The following was inspired by Lalo’s latest comment. He makes good points about leadership, and poses questions about the work on this blog. What follows is not intended as a full response, but I preferred to post here instead of in the comments.
On the statement: “Leadership is doing the right thing”. I agree. But one must know what the right thing is, when to initiate it, and how to execute it. That is a challenge.
Knowing the “right thing”.
Yeah, you would think USSF knows 98% of what’s discussed here (which by the way we’ve barely started), but the evidence suggests otherwise.
Please keep in mind I’m only talking from a purely soccer perspective, and not considering the business side of the sport.
Here’s just a tiny little nugget of what I mean:
Take Lalas, Harkes, Twellman, Martino, Cobi Jones, et al. and listen to their commentary. Sure they are not the executive leadership of the federation, but they are a reflection of it – they are the offspring of USSF. And guess what? The majority of what comes out of their mouths is in direct opposition to what’s written here.
But ok, let’s assume the executive suite actually has people who know what’s up.
Even if they championed something that is “right”, the worker-bees (the grassroots) not only need to buy into it, but also have the competency to execute it. And I’m telling you that the worker-bees don’t have a freakin clue! One might say that’s the work of leadership as well, but jesus there are so many details; and resources are not infinite! Don’t we need the “right people” across the lower levels of the pyramid as well? I wonder.
What are we doing here?
Let’s say 3four3 formalizes some of its stuff. Lalo asks if we will send it to USSF?
Not gonna happen.
So is it “all just hot air” then?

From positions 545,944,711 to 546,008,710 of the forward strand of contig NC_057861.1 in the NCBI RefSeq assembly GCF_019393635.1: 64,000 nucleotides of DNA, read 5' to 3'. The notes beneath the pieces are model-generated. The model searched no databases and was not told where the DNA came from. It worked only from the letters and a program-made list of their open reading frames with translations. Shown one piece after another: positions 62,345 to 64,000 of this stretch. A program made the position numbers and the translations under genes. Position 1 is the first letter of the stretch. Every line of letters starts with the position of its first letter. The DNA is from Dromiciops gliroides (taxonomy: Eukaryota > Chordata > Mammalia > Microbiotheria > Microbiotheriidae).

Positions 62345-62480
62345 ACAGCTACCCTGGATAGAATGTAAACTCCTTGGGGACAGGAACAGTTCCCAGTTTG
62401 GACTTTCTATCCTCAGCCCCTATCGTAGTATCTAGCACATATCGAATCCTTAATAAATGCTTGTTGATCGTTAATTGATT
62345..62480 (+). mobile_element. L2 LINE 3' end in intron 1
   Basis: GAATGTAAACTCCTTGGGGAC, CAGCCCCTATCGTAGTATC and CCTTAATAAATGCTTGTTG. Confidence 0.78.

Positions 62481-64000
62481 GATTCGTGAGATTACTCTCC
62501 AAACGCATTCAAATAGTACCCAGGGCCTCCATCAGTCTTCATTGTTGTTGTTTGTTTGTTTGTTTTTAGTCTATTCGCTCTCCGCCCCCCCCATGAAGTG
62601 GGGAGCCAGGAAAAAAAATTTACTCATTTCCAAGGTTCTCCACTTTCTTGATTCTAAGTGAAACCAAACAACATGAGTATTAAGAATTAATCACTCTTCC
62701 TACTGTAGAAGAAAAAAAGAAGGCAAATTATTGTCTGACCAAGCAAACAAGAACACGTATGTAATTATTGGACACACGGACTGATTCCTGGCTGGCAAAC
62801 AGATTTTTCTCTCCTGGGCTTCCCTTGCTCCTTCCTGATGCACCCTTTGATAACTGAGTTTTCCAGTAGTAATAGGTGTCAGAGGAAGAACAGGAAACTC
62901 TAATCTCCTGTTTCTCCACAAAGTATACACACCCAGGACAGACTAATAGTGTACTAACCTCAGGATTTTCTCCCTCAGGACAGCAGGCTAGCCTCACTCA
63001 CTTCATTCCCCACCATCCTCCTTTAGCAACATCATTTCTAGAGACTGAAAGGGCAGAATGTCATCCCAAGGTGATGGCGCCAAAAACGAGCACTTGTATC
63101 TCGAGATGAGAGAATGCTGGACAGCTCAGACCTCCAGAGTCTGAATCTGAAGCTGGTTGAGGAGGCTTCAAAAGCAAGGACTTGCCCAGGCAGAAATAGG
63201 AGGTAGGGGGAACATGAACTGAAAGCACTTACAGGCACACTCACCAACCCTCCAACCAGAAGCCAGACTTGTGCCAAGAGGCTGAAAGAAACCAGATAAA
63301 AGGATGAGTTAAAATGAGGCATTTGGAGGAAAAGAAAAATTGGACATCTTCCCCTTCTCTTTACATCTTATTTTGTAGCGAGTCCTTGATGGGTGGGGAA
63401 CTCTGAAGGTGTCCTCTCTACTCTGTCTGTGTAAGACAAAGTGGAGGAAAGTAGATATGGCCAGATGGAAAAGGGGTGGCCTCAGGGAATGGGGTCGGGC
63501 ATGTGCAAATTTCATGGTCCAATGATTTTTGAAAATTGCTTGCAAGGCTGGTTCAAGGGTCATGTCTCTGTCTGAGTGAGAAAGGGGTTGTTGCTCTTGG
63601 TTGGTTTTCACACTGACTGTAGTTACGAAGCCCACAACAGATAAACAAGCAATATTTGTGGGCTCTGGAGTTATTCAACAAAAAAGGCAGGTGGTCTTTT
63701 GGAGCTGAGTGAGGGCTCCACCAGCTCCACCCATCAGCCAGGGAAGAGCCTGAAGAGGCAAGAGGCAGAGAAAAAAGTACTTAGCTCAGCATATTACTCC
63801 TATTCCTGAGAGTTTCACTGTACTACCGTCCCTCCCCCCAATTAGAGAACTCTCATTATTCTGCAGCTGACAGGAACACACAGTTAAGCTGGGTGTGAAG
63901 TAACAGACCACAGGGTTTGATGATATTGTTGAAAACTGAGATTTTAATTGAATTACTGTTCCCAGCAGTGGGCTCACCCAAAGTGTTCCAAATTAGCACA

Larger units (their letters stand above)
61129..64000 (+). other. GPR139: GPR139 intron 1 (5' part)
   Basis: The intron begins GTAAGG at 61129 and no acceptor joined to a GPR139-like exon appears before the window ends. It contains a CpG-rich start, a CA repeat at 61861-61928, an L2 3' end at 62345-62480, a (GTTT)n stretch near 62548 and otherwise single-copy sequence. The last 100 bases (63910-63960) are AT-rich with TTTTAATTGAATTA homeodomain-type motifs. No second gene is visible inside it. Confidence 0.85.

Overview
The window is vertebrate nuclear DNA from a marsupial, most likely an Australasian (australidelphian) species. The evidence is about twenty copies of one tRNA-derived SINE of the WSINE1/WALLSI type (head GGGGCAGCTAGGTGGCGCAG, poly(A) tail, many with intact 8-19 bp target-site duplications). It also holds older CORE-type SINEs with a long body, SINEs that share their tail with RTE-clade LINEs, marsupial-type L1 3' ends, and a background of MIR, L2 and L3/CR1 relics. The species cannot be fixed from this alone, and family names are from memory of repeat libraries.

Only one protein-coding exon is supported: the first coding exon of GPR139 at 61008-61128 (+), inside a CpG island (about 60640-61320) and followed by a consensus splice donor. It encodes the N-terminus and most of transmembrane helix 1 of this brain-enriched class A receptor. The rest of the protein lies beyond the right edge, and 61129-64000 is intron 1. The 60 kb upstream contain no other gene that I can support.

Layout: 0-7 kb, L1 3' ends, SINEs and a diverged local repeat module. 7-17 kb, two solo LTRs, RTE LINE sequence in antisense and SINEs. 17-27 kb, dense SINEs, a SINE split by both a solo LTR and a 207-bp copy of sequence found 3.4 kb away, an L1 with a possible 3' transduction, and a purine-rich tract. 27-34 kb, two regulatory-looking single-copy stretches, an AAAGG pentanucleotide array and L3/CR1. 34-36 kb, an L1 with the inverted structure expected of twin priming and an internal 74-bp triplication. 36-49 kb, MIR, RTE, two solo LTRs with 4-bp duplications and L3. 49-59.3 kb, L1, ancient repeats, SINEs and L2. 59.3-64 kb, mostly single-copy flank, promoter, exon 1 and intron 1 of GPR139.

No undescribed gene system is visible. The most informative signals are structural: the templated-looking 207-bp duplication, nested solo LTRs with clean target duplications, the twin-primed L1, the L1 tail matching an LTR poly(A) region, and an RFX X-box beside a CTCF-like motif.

Well, I guess it depends on one’s perspective and goals.
For my part, I just want to do good work. Who chooses to take it seriously and who doesn’t is none of my concern.
Not your run-of-the-mill blog.
We’re on a very long-term mission fueled by a passion that won’t die. We’re not working on a typical blog here, we are building a platform. I’m not trying to be a journalist or some typical soccer blogger whose only real involvement in the sport is through writing about it from the outside.
We’re actually within the belly of the beast. We’re actually working with the talent at the youth level. We actually have, and continue to grow, our network of colleagues up through the professional level (internationally). As such, our exchanges with that network, are as colleagues. That’s far different than what a journalist/blogger participates in. While on the topic, our good friend Jordi Vinyals (head coach of L’Hospitalet) is playing today against Barca in Copa del Rey. Buena suerte Jordi! 🙂
Our youth club has a real relationship with the actual FC Barcelona and as a result enabled an American to enter their academy. And that won’t be the only kid! Our annual trips there are not as tourists.
We’re also doing things on the other end of the spectrum, transitioning amateurs to pros. We’ll have news on that front as well.
And we’re working on data curation and software development over on the analytics site.
The blog here is but a piece of our work. We’re using it as a tool to refine and make concrete what we’ve come to know, and share that in the process. It is a place where others can challenge us or contribute any way they wish. The best part is if it helps with someone’s soccer decisions – be it a parent at the grassroots, a coach at any level, a scout, or the corner office at USSF. Every little bit counts, but coming back to leadership … here’s perhaps the key:
When ignorant ideas go unchecked and dominate the discussion, it makes it that much harder for any real leadership to be effective.
I don’t know where all this will take us, or how much or how little influence it will have. What I do know, is that no one else seems to be doing it.